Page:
Gale’s View   3rd October 2012

Realistically, there is not a snowball in hell`s chance of capital punishment for murder being introduced during the lifetime of this parliament and only a very significant Conservative majority after the next general election would create even the opportunity to reintroduce a measure that the majority of British people have indicated, in poll after poll, that they would welcome.
I was the last person to seek to introduce, under a Conservative government with a modest majority but with a chance of success, an amendment to a criminal justice bill that would have made the death penalty not mandatory but at least the maximum available sentence that a court could impose. That amendment was defeated and since that time a Labour Government has enshrined in British legislation  a European Convention Human Rights that places a double lock on any future attempt to change the law relating to capital punishment.  Only the repeal of the Human Rights Act and its replacement with a British Bill of Rights would alter that situation and whether we like it or not – and many of us do not – there is no majority, under the Coalition, to permit the repeal of the Human Rights Act.  So no change.
I raise this again now because in the wake of the murders, while on duty, of Police Constables Nicola Hughes and Fiona Bone there has been an understandable call to either “bring back hanging” or to “arm the police”.  I have indicated that the former is a non-starter for the foreseeable future and I know of few people who would welcome the shift to a fully armed police force that carries guns as a matter of course.  How, then, do we protect the men and women that we send into harm`s way to enforce and maintain our law and order?
Forget, for these purposes, the language that may or may not have been used by the Government Chief Whip when addressing police officers in Downing Street and the equally unacceptable behaviour of the “leaders” – I use the term loosely – of the Police Federation when receiving the Home Secretary at their annual conference. Neither is typical or representative of the public`s attitude towards the police and the context of difficult but necessary negotiations in relation to the terms and conditions of the employment of the constabulary is not a good place from which to start to reconsider how we can offer some degree of safety to our police men and women.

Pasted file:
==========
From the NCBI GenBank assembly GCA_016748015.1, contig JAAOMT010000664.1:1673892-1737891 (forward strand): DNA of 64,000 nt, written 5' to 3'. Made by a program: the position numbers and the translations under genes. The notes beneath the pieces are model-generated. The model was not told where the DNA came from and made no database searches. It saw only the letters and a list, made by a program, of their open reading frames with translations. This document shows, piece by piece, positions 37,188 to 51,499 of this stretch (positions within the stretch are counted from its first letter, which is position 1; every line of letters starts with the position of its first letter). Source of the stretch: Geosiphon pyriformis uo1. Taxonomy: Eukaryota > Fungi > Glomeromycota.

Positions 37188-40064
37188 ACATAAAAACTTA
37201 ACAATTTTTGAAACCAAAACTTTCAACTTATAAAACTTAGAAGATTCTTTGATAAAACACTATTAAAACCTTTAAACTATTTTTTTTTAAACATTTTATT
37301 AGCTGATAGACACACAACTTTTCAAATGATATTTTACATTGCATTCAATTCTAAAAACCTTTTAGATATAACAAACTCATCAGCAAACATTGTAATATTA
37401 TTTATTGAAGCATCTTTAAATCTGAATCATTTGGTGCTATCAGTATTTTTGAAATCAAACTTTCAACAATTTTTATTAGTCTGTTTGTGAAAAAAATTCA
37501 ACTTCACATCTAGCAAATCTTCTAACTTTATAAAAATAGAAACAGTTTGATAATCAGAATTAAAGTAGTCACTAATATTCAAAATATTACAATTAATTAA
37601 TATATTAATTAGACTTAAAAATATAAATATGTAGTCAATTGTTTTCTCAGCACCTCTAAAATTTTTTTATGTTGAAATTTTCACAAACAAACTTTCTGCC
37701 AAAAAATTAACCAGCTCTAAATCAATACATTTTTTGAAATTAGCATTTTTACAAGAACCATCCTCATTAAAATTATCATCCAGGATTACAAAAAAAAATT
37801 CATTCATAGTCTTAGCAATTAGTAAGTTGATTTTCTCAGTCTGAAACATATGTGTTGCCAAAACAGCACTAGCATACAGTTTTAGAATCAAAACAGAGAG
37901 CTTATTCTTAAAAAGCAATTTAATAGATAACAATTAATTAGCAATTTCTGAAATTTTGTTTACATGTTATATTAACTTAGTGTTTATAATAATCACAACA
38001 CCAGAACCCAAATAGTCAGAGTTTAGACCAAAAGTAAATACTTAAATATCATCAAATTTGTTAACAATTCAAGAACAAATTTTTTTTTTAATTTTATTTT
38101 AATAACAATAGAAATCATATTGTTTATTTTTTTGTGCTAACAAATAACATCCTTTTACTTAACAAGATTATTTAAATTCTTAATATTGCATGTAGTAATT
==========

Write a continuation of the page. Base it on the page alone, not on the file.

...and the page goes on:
When I took my oath as a “Special” my Chief Constable took my wife to one side, explained to her the difficulties and dangers that I might face, and assured her that “the police family” would rally round if anything went wrong.  That was of some comfort and experience suggests that fellow officers certainly do their best, if the worst happens, to offer sympathy and practical support. That, though, is not enough.  If we are not to reintroduce the ultimate deterrent or to arm our police then we have at the very least a clear obligation,  irrespective of other negotiations taking place, to ensure that those who are killed or incapacitated and left unable to work in the course of their duties, and their families, are properly provided for. We have at last recognised, under this Government and through the Armed Forces Military Covenant, that  when we send the men and women of our armed forces into battle our commitment to our soldiers and sailors and airmen extends far beyond sending them into battle and should be for life. The time has surely come to introduce a Police Covenant that spells out, in equal terms, the debt of care and responsibility for those that are prepared to give their all in their own not dissimilar line of duty.

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